Mismanaging the shallow aquifer – Subsidy and distortions

June 12, 2011


Managing shallow aquifers in a city

BWSSB must take a hard look at its cross-subsidisation and tariff policy and provide incentives for good practises, says our water expert S. Vishwanath

Good option: The city needs multiple sourcing of water and open wells have the potential to provide up to a third of the requirement 

Just how a city can be arbitrary with its policy on water management and therefore leading to sub-optimal conditions is made clear by a recent example one came across. Balasubramanian had an old open well dug to a depth of 30 ft. when he first built his house in the early 80s. The well had yielded water for quite some years but then subsequently had gone dry.

He read about rainwater harvesting in the papers and its potential to recharge the aquifer and so he connected his rooftop through a series of pipes and a basic filter to his open well. Remarkably, in a very short span of time, the water level in his well increased.


While his neighbours struggled to get water and sometimes had to buy from private water tankers he just fit a small pump and was able to meet his entire year’s water requirement from the shallow well. He actually did not need a city connection but kept it just in case.

Now here is the comical part. The city utility came to his home and seeing that there was a pump in the well decided to charge him a fee of Rs. 50 a month as sanitary cess.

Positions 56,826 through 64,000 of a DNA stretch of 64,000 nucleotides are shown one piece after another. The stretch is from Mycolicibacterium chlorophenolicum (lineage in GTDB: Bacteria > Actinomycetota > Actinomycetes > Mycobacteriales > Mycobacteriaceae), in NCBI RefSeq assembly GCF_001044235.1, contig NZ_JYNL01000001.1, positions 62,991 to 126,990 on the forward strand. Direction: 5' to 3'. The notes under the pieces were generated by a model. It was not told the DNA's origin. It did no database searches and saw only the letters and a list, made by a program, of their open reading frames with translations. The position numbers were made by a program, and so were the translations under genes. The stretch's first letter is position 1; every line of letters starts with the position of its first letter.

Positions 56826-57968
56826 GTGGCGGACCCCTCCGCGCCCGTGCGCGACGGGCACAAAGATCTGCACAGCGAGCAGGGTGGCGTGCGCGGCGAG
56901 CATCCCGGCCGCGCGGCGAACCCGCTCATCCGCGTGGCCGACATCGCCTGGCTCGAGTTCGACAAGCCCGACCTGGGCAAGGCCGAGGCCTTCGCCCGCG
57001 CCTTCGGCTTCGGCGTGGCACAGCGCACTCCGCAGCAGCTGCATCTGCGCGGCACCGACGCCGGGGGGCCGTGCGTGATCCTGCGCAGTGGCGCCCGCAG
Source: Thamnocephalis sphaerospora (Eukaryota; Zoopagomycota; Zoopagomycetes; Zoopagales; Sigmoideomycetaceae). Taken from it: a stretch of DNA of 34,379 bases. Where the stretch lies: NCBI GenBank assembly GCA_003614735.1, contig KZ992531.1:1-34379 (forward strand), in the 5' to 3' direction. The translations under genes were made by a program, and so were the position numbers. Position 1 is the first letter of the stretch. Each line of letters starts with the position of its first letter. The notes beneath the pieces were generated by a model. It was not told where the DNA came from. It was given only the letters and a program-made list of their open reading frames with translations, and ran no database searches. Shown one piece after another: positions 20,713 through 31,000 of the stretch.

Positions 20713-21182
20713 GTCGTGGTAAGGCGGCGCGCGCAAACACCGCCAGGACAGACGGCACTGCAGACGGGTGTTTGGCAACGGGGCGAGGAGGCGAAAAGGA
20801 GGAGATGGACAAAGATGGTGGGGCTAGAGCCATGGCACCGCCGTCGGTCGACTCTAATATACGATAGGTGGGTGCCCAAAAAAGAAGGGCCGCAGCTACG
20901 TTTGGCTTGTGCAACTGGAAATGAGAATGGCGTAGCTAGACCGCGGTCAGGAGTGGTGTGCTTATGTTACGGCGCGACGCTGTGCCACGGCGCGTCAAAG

The argument that the city has is that the water from the well is used by the household and is then released into the sanitation lines. Since the utility has to collect, convey and treat the sewage it is entitled to charge the household the amount as a sanitary fee. Bangalore is the only city in India which has such a fee structure for the use of a well or a borewell by a household. Perfectly logical, one would say.


Balasubramanian is, however, incensed. He says he did rainwater harvesting as advised and made compulsory by the utility for the site of his size.

Now that the rainwater harvesting has become successful he is not only not being rewarded for a good job done but actually being penalised for it.

The utility spends Rs. 36 for every 1,000 litres of water that it brings to the city. It charges Rs. 6 for the first slab of 8,000 litres and Rs. 9 for the next slab up to 25,000 litres.

Now, in a month, if Balasubramanian consume 25,000 litres of water from the utility he gets a subsidy of Rs. 699. The utility loses this amount.

If Balasubramanian shifts to an open well and saves the utility 25,000 litres of water he is not only making available this water for other residents but also saving money for the utility. For this act he has to pay an additional Rs. 50. The world is unjust or so he feels.

Higher cess

Here is the other irony. If the utility had supplied this entire water to him they would have charged him a sanitary cess of Rs. 15 only. Now he pays Rs. 65.

There are over 120,000 borewells and open wells which pay this sanitary cess to the utility. It is time the BWSSB took a good hard look at its cross- subsidisation and tariff policy and worked towards incentivising good behaviour and punishing bad ones.

The city needs multiple sourcing of water and the open wells have the potential to provide up to a third of the city’s water needs. Integrating them with the water supply plan is the path to water wisdom.



One comment

  1. *sigh* This aptly demonstrates the lack of any pragmatism in the administration of Urban India.

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